News Desk bdnews24.com
Published: 2019-07-21 17:02:07 BdST
In a YouTube video posted by her rights organisation SHAREE on Sunday, Saha said that 632 people leave Bangladesh a day. She based her claim on a study by Dhaka University teacher Abul Barkat.
Saha said she had worked with Prof Barkat on the study. “That’s how I’m aware of this.”
She also commented on her most controversial claim that 37 million people of minority groups have “disappeared” from Bangladesh.
Saha, organising secretary of the Bangladesh Hindu Buddhist Christian Unity Council, attended a meeting at the White House in Washington on Jul 17.
After identifying herself as a Bangladeshi national, she was seen urging Trump to help the minority groups live in Bangladesh.
The Hindus now account for 9.7 percent of the total population, compared to 29.7 percent during the 1947 Partition.
That means many people have gradually left Bangladesh, according to Saha.
“All I meant is that the number of minority people has gradually declined. I didn’t mean to comment on the government. I just mentioned what happened in my village in Pirojpur,” she explained.
“There were 40 families in my village in 2004. That number is now 13.”
She did not give a direct answer when asked how the number of religious minorities shrank in Bangladesh.
“It’s for the state to take a look into the matter,” she said.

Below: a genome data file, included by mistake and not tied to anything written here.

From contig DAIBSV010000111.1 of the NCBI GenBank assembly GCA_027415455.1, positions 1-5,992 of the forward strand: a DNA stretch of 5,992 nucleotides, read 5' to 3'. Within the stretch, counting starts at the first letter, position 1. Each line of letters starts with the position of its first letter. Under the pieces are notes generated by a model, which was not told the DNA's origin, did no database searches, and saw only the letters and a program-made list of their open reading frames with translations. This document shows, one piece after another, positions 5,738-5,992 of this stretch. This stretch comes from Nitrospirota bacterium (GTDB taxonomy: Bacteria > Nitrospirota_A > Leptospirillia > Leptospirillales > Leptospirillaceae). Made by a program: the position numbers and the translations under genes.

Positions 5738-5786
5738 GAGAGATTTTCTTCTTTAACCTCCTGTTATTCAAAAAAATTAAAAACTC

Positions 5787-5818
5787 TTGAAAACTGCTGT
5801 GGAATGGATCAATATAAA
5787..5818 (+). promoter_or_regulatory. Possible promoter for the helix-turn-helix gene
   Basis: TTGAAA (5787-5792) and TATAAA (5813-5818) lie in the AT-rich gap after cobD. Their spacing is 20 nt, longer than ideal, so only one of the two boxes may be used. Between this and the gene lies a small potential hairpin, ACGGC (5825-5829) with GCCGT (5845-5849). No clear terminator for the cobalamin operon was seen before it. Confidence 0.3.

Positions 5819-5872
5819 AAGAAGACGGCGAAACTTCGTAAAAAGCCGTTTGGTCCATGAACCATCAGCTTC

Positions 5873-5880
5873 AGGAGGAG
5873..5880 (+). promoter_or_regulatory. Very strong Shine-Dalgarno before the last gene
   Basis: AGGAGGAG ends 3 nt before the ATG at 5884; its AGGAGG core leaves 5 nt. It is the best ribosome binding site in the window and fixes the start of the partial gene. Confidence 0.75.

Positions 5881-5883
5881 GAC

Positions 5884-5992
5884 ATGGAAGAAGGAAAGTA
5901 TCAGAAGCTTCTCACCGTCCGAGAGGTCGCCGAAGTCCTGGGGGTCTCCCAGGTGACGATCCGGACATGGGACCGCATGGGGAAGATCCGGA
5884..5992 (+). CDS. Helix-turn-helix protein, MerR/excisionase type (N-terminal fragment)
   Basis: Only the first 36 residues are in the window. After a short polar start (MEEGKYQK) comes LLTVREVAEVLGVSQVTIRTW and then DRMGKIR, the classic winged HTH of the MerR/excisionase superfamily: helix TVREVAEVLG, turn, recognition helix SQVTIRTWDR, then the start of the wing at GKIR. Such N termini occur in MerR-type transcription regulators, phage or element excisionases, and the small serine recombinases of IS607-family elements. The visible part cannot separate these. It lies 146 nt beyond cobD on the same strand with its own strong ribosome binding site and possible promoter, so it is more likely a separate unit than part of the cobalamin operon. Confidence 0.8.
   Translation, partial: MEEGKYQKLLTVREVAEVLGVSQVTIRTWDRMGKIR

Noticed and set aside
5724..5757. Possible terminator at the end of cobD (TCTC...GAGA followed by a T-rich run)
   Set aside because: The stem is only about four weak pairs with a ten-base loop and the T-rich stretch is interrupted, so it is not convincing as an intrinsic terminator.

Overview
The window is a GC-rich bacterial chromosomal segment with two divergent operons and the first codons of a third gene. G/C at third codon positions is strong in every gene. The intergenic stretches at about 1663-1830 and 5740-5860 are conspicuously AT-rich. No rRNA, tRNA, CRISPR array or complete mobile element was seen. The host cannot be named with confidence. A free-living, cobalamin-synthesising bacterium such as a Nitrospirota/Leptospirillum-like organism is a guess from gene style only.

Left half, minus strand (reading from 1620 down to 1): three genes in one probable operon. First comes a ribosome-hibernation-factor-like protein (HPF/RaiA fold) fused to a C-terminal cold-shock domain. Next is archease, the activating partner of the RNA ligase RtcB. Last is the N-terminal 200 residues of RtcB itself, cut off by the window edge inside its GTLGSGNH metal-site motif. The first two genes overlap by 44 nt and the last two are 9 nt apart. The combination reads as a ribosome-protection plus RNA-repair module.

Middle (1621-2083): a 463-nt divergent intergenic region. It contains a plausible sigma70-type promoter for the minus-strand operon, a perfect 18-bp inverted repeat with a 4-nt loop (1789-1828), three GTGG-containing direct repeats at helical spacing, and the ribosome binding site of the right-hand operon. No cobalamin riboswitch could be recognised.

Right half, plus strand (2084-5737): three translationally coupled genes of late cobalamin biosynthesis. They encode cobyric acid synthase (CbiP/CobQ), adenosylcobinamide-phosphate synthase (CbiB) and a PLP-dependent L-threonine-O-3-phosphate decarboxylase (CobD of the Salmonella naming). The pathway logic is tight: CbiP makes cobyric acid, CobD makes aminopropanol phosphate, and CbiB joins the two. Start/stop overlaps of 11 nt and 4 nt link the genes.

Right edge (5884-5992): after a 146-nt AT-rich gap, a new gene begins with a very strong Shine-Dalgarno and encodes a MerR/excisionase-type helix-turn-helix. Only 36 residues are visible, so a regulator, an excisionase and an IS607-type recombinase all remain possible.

In the video, Saha also accused members of the Bangladesh Nationalist Party of attacking the minority community just after the election in 2001.
Saha said it was Sheikh Hasina, the current prime minister, who stepped in and fought for the vulnerable minority community and secularism.
'LEARNT TO PROTEST FROM HASINA'
Saha was asked why she chose the meeting with Trump to make the allegations.
“These are the honourable prime minister’s words. When the extreme torture on the minorities continued for 94 days after the elections in 2001, the prime minister, who was the opposition leader then, travelled across the globe to save the minorities of Bangladesh. She raised the issue at different places,” Saha said.
“I spoke because I am inspired by her, I am her follower. I have learnt from her that any wrongdoing can be spoken about at any place,” she said.
In the interview, Saha’s attention was drawn to the fact that her claims contradict those of leaders in Bangladesh who speak of religious harmony in the country.
She said the religious minorities had faced extreme brutality when the BNP won in the 2001 elections but the rate “dropped greatly” during the Awami League government.
“The honourable prime minister declared a ‘zero tolerance policy’ towards fundamentalism. America has also declared a war on fundamentalism. I spoke so that the US government can work with our government on this issue,” she said.